In a little more than two weeks, American voters around the nation can show that they, not an egomaniacal con-artist in Washington, can and should control the land that we love.
A sad irony put Donald John Trump into the White House in 2016. He capitalized on American unhappiness with the way Washington worked and used that anger to upend a nation that needed leadership, not self-aggrandizement, an absolute love of money or outright thievery.
I’ve spent a half-century either covering politicians and elected officials or helping short-change the needs of America as a political operative and that time proves to me that Trump is the worst president in American history and the most corrupt.
Trump used a con-artist’s charm to feed America’s inbred racism and misogyny to send a flawed Democratic presidential candidate to self-deserved political oblivion. Trump was hardly the better choice but he was the one desired by the neo-conservative extremes that now control the Republican party.
Every time I criticize Trump in print or on TV, his shrinking legions declare that I’m a “Hillary lover,” or a “left-wing fanatic” or simply someone who voted for Clinton.
Wrong on all-three points. I didn’t vote for Clinton. I never voted for her husband during his two terms as President. I lambasted president Barack Obama when he chose her as Secretary of State, calling her “unqualified” and “the worst of his many failed choices for the cabinet.”
Democrats and Republicans sorted through several candidates for president during the primaries and both selected the worst possible choice for the 2017 presidential election. Hillary Clinton deservedly lost the Democratic presidential primary to Obama eight years earlier. As for Trump, his candidacy only proved how low the GOP could go for nominee choice.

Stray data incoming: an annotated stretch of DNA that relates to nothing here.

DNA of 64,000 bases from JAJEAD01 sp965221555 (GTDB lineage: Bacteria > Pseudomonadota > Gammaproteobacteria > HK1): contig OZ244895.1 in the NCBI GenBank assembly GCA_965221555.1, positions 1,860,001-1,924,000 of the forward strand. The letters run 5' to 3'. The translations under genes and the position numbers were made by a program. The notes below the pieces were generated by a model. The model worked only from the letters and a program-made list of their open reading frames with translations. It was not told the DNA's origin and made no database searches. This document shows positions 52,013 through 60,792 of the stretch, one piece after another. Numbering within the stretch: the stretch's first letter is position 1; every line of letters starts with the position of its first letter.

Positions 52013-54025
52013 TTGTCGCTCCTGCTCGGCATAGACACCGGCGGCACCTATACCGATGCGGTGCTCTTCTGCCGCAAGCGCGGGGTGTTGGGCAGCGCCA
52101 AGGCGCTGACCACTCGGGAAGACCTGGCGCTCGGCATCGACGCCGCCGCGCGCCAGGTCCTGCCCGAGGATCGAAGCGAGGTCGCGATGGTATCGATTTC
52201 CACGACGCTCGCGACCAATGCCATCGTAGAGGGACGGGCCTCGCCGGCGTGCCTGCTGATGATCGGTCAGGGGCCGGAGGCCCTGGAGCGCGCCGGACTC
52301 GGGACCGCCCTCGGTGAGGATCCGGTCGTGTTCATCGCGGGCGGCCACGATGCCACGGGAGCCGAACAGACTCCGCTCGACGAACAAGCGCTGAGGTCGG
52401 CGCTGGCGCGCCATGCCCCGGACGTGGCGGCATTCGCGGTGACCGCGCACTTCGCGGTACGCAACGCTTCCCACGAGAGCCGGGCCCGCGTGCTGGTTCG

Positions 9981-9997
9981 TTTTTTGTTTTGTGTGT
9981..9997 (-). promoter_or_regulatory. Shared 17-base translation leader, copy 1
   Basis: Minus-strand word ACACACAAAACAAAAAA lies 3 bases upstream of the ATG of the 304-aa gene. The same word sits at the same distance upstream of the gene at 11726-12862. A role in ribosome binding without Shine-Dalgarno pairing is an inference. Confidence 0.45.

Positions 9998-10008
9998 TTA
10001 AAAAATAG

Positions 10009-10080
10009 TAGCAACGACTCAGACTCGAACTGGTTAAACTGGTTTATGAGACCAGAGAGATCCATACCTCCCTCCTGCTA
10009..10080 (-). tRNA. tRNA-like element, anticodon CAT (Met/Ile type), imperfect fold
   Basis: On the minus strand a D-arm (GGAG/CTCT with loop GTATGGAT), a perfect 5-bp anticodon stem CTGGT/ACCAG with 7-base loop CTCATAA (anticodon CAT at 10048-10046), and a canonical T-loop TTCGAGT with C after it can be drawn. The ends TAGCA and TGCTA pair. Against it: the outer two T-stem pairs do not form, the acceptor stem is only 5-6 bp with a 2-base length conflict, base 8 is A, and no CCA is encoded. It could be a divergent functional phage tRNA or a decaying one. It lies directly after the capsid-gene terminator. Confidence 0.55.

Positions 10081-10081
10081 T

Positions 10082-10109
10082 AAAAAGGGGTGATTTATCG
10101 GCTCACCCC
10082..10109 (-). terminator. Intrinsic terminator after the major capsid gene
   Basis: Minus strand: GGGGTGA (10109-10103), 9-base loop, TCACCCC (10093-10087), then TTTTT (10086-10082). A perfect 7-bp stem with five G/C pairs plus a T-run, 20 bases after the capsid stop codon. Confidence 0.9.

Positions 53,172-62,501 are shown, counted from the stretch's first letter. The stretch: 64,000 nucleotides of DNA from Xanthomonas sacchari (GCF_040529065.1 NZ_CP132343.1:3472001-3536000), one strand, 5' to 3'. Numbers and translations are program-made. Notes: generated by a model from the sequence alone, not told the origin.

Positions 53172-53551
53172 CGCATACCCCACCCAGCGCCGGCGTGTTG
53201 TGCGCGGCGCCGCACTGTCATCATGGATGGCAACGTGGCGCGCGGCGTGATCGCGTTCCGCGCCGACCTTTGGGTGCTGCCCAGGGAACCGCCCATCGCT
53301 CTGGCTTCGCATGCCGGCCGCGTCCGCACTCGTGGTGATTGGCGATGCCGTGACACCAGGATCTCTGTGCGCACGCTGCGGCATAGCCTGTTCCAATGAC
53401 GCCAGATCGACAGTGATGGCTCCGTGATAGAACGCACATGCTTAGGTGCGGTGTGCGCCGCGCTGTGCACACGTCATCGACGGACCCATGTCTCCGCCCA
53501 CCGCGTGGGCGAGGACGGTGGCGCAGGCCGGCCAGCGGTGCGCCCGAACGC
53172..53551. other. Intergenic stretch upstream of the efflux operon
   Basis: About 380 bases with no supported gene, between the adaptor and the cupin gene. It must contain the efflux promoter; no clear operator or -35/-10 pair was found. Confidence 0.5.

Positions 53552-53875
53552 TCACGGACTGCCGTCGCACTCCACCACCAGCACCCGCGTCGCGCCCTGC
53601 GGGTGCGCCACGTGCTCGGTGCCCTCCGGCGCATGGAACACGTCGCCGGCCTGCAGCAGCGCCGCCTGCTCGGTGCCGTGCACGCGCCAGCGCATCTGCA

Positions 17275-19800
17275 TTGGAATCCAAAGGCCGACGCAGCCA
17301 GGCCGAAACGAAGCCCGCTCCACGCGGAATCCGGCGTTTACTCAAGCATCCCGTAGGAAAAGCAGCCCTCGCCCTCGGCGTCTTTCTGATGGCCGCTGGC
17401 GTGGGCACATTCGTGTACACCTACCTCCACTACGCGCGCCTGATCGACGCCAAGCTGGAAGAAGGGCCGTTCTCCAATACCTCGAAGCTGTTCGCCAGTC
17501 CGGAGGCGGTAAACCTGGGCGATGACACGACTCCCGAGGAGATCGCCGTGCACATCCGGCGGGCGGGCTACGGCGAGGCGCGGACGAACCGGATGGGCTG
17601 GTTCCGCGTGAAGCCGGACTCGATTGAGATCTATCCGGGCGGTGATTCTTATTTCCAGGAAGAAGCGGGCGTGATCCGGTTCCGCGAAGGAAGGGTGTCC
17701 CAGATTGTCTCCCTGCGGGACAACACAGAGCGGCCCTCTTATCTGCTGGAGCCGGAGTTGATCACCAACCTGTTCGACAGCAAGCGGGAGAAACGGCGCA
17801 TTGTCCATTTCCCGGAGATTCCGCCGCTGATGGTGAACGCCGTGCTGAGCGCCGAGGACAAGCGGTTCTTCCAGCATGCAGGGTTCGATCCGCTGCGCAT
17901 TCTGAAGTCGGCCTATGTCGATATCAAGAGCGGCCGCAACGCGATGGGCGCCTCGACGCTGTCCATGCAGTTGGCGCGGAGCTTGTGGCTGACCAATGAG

Current polls show Democrats taking control of the House of Representatives along with an outside chance of winning the Senate.
Let’s remember that many of those same pollsters showed Trump losing the presidency for a large margin at this same point in 2016.
On election days, the only poll that matters is the one when cast by voters . Unlike the presidential election four years ago, where Trump lost the popular vote by more than three million votes but won the electoral college, this decision rests squarely with the voters.
Here in the Blue Ridge Mountains of Southwestern Virginia, where the wife and I moved in 2004 after 23 years in Washington, we have two clear choices for both the House and Senate. Anthony Flaccavento is running against GOP incumbent Morgan Griffith, who genuflects before Trump while professing undying loyalty and Corey Stewart, a White supremacist and racist who brags he was “Trump before the Donald was Trump” while also pledging 100 percent support of Trump and his “agenda” in his race against Senator Tim Kaine, former popular Democratic governor of the Old Dominion.
So how will we vote? It should not take an IQ above that of an average plant to figure out that question. In our house, we vote for the person, not the party.
What’s more important is that we will vote and that is how we hope to bring America back to the people who really should run this nation — those who cast ballots.
(An earlier version of this column appeared on the political news website, Capitol Hill Blue.)